Business Guidance

Part II of II: Alternative Funding Strategies – Benefit Captives

By Jason Gutzman | RHU®, ChHC®, REBC®, MHP®, CSFS®, CEBS® | Johnson Financial Group

3 minute read time

A Recap: The Rise of Alternative Funding

According to recent survey results about healthcare benefits, the pandemic has only added to the uncertainty and perpetual growth in costs many employers are facing. Surveys suggest no end on the horizon to healthcare costs exceeding both the general rate of inflation and wage increases.

Emerging strategies that have until recently been unknown or unavailable to small and mid-sized employers will be examined closely in the coming years. Not coincidentally, the marketplace has continued to position itself to meet the increasing demand for alternative methods of financing healthcare benefits. Two specific strategies have gained traction: level funding and benefit captives. Each presents an opportunity for employers to truly regain control of healthcare spend and even bend the cost curve.

Last month, we reviewed the advantages and considerations of level funding. In the second article of a two-part series, we’ll review benefit captives as another alternative strategy employers may consider.

Advantages of Benefit Captives

Benefit captives may be more attractive to an employer already experienced with self-funding and the world of stop-loss insurance.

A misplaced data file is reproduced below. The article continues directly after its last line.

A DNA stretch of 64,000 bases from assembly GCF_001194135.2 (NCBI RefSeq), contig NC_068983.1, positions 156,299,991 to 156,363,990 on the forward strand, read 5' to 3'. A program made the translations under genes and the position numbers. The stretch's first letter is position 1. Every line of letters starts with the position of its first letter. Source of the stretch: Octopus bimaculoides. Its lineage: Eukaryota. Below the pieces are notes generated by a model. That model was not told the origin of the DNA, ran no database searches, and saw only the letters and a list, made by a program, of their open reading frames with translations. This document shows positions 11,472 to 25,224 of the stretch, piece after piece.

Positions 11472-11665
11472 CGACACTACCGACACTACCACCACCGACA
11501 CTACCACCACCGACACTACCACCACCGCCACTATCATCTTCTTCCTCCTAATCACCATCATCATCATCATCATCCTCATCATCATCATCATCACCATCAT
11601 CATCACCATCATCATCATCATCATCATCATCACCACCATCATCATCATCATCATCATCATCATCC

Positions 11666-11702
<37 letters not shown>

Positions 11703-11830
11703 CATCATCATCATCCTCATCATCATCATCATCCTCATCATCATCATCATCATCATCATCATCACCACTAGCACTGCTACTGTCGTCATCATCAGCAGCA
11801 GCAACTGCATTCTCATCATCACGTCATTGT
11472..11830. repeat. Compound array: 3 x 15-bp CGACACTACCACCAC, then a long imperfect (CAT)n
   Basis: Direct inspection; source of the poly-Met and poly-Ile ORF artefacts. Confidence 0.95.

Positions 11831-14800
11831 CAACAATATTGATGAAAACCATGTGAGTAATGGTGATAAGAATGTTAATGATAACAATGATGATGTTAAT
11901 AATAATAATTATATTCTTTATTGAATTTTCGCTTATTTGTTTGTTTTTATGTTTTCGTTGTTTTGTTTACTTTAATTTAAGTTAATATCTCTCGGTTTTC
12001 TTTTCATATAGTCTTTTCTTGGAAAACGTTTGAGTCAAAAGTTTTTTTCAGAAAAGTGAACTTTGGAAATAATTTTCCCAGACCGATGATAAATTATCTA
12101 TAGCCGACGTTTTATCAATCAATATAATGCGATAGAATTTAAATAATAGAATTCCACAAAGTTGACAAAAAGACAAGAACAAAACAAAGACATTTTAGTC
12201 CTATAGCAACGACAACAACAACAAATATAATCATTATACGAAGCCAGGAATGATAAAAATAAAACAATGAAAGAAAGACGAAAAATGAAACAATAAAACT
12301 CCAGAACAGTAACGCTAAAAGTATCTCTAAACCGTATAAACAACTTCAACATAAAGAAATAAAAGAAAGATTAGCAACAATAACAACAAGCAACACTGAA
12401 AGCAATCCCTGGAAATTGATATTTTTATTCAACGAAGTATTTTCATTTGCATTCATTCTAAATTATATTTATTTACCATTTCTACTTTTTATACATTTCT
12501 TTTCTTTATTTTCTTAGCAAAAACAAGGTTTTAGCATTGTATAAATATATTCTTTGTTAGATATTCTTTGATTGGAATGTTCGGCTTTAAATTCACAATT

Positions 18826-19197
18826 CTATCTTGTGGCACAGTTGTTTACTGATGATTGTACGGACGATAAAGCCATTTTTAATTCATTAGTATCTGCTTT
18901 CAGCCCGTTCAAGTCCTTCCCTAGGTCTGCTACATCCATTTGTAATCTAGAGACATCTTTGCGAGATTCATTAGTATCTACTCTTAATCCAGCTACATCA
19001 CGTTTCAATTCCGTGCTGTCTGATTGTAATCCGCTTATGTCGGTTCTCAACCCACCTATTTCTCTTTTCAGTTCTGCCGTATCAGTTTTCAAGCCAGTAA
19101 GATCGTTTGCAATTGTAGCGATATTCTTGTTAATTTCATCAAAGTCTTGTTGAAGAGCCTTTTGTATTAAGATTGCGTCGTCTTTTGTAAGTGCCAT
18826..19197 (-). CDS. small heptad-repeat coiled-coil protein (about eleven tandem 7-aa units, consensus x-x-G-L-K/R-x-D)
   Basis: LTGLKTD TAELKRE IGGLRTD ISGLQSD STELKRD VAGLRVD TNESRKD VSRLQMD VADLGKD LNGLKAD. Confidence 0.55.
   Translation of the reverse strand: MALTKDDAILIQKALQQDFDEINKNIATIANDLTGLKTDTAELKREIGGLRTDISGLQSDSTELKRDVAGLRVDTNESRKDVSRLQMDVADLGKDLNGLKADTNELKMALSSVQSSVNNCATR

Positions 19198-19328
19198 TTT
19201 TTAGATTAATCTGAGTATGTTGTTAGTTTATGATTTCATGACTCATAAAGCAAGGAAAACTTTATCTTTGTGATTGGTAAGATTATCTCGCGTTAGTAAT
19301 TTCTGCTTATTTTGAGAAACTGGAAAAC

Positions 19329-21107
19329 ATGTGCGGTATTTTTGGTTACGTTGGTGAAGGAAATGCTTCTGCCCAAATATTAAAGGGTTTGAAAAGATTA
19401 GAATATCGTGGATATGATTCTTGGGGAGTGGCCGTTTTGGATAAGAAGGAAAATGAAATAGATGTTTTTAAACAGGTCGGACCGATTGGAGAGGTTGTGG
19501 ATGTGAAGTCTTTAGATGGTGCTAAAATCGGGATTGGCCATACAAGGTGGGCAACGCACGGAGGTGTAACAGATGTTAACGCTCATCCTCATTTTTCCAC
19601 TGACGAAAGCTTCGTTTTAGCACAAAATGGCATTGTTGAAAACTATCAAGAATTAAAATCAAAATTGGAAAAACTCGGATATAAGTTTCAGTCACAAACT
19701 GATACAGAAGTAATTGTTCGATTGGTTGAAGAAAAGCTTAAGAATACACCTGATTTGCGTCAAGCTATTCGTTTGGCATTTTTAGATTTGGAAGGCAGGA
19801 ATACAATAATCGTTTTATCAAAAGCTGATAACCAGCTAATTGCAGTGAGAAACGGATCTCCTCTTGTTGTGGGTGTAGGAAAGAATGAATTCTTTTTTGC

There are several variations of captives. The most common strategy is one where an employer opts to join other like-minded employers to essentially create their own insurance company. This group purchasing of stop-loss insurance to finance expected claims and build up reserves for unexpected, catastrophic claims becomes more affordable because of the scale. In addition, the captive members receive perks and terms they would not otherwise be able to obtain on their own. As an independent insurance company owned by the captive members, the members have voting rights and an opportunity to implement aggressive cost management programs and wellness initiatives, which can lead to efficiencies of scale, risk management emphasis, and ROI.

Other Considerations

Like level funding, a captive member might also receive financial rewards for the captive’s performance. Contrary to level funding, a decision to participate in a captive is best considered as a long-term strategy because of the objectives and upfront investment an employer will be required to make as a condition of membership. A captive can offer significant savings and become a substantial long-term investment.

Explore What’s Right for Your Company

A thorough analysis of the captive strategy is strongly recommended. At a minimum, understanding the various components, operational aspects and the captive objectives deserve experienced consultation. To learn more about whether benefit captives are right for you and your company, reach out to a Johnson Financial Group advisor to discuss alternative funding strategies.

ABOUT THE AUTHOR

Jason Gutzman

Jason Gutzman

Vice President, Employee Benefits Consultant | RHU®, ChHC®, REBC®, MHP®, CSFS®, CEBS® | Johnson Financial Group

As Vice President, Employee Benefits Consultant, Jason builds ongoing relationships with clients to assist with benefit strategies and programs and evaluate plan performance. He specializes in consulting employers of all sizes with an emphasis on both insured and self-funded programs.